The European Union (EU) has commended the Government, civil society organisations and the media for their roles in tackling the menace of illegal small-scale mining across the country.
Mr William Hanna, the EU Ambassador to Ghana, who gave the commendation at the opening of a Four-Day Trainer of Trainers’ Workshop for geoscientists in Accra, on Monday, said the EU was impressed with the commitment shown by these stakeholders in handling the issue, which was previously ignored.
Mr Hanna, therefore, urged the Government to ensure sustainable exploitation of the natural resources so that it would benefit the ordinary citizens.
He urged the Government to ensure that the artisanal small-scale mining sector was properly regulated in order to create decent jobs and livelihoods for the miners and prosperity for all Ghanaians.
“We know that extractive resources, including oil, gas and minerals, affect the socio-economic conditions of countries that represent half of the world’s population,” he said.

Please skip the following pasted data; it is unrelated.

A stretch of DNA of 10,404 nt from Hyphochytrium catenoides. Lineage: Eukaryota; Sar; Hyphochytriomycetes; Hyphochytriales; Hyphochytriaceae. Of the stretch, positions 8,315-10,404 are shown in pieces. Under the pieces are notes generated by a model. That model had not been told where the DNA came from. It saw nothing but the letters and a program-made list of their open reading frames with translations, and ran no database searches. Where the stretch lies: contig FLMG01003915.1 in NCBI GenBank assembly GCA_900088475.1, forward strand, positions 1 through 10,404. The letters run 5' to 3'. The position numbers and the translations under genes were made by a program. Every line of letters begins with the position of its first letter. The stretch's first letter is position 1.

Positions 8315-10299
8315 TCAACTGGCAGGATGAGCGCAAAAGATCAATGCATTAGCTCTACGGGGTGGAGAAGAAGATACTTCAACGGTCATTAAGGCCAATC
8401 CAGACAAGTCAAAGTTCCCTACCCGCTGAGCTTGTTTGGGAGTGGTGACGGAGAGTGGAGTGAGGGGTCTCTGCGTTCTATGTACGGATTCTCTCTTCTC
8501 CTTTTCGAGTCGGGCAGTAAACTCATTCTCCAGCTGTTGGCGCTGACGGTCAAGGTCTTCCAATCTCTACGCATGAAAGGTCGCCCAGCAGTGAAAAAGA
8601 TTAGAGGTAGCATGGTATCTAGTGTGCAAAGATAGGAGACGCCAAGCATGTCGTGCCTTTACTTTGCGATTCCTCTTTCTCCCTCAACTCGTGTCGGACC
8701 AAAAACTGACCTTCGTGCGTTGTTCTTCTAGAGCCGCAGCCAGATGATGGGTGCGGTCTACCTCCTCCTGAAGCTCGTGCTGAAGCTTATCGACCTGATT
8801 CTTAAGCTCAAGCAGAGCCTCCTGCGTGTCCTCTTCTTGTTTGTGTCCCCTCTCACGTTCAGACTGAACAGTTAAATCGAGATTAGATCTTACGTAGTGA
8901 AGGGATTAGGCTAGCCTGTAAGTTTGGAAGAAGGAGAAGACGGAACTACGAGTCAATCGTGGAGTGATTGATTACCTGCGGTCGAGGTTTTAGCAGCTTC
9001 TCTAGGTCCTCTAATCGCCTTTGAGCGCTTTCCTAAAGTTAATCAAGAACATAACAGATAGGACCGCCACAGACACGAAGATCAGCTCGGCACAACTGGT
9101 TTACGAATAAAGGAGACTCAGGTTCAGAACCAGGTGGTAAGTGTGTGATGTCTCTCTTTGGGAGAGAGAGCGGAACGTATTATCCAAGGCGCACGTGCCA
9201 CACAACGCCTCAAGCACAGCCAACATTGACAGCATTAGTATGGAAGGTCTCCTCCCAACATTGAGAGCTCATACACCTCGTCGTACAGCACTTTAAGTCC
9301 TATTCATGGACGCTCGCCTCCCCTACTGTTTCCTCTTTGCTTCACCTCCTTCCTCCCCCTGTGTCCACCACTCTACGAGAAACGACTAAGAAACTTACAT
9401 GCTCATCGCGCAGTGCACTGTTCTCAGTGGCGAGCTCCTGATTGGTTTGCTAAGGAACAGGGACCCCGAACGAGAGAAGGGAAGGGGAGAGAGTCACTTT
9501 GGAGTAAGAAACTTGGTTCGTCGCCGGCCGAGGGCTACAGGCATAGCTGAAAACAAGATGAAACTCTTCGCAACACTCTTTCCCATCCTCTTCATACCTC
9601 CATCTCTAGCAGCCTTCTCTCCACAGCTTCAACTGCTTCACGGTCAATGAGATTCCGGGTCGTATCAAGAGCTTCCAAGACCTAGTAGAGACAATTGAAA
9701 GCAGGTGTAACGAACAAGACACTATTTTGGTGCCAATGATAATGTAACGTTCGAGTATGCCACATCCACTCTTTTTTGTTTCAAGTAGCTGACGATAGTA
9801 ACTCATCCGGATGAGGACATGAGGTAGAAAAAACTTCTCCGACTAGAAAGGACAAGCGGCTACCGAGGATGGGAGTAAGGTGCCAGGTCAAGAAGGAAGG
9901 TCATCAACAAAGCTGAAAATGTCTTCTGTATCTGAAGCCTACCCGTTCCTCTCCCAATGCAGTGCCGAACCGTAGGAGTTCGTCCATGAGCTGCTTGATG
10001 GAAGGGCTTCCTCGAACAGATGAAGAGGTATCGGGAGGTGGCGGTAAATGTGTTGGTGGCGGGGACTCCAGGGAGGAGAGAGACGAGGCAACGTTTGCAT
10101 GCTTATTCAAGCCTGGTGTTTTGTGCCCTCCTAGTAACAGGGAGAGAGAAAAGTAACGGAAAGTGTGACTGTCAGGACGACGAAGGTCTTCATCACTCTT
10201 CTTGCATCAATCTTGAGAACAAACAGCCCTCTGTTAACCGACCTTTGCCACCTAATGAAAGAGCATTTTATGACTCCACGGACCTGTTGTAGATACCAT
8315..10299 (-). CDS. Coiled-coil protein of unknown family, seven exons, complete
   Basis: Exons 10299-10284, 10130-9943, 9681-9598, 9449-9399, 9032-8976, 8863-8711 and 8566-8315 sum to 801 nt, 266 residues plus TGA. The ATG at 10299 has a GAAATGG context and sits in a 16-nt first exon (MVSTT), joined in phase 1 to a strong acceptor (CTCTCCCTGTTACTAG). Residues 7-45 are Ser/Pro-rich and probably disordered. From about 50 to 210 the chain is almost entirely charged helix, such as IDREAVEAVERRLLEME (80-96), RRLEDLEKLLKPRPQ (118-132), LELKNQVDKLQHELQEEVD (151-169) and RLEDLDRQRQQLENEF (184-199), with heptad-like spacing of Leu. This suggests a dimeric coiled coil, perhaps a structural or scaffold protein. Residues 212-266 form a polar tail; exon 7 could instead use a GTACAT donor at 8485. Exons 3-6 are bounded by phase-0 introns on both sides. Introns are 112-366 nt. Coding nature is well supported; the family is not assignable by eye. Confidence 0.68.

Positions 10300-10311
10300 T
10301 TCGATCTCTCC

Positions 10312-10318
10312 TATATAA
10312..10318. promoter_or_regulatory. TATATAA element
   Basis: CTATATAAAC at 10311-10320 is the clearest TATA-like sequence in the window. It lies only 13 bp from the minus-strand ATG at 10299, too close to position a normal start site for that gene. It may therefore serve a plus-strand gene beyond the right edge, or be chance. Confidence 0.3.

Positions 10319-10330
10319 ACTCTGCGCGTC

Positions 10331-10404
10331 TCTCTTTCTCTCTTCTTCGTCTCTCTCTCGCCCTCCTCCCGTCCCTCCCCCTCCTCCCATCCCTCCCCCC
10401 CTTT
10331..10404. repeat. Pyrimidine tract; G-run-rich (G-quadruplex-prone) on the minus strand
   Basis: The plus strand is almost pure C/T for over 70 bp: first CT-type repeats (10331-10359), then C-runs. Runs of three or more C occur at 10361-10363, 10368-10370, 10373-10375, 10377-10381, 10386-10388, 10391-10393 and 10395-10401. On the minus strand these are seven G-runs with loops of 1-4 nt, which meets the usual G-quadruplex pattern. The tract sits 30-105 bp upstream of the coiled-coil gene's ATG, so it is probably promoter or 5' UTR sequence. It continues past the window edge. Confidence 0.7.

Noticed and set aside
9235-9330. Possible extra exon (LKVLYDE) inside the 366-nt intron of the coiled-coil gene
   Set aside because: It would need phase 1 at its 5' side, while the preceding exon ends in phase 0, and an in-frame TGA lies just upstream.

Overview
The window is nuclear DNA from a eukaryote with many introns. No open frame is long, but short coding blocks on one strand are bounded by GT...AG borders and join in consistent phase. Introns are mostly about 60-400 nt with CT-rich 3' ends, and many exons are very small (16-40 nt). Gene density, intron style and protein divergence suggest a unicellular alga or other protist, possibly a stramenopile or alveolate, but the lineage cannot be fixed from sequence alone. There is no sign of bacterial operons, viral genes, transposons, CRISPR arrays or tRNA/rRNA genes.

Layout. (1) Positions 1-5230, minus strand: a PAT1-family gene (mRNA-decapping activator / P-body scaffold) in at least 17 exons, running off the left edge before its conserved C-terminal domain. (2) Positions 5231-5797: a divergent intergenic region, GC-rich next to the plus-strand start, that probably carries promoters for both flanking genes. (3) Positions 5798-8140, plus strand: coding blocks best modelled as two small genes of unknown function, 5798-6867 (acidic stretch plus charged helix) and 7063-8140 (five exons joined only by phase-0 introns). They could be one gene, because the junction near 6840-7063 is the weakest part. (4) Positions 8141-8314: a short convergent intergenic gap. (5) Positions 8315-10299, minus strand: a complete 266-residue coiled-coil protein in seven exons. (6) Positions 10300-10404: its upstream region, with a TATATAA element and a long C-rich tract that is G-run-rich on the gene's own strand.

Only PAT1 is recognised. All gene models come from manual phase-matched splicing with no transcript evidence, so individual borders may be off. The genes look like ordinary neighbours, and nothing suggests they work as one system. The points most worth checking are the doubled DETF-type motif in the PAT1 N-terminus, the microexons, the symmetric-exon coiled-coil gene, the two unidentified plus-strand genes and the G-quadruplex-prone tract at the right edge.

The training programme brought together about 40 geoscientists from Ghana, Nigeria, Liberia, Sierra Leone and The Gambia and Ghana to share experiences regarding the exploitation of natural resources and come out with recommendations that would contribute significantly towards governance of the extractives to enhance resource utilisation.
The training is being organised by the European Geological Surveys and Organisation of African Geological Surveys, under Work Package Three of Artisanal Small-scale Mining Training.
It is funded by the EU, through its Directorate-General for International Cooperation and Development, in collaboration with the Intergovernmental Forum on Mining, Minerals, Metals and Sustainable Development of Canada. It is aimed at improving and reinforcing geoscientific skills of African geoscientists, which would equip them with enhanced and relevant data and skills, to provide better services that would facilitate resource discovery and development.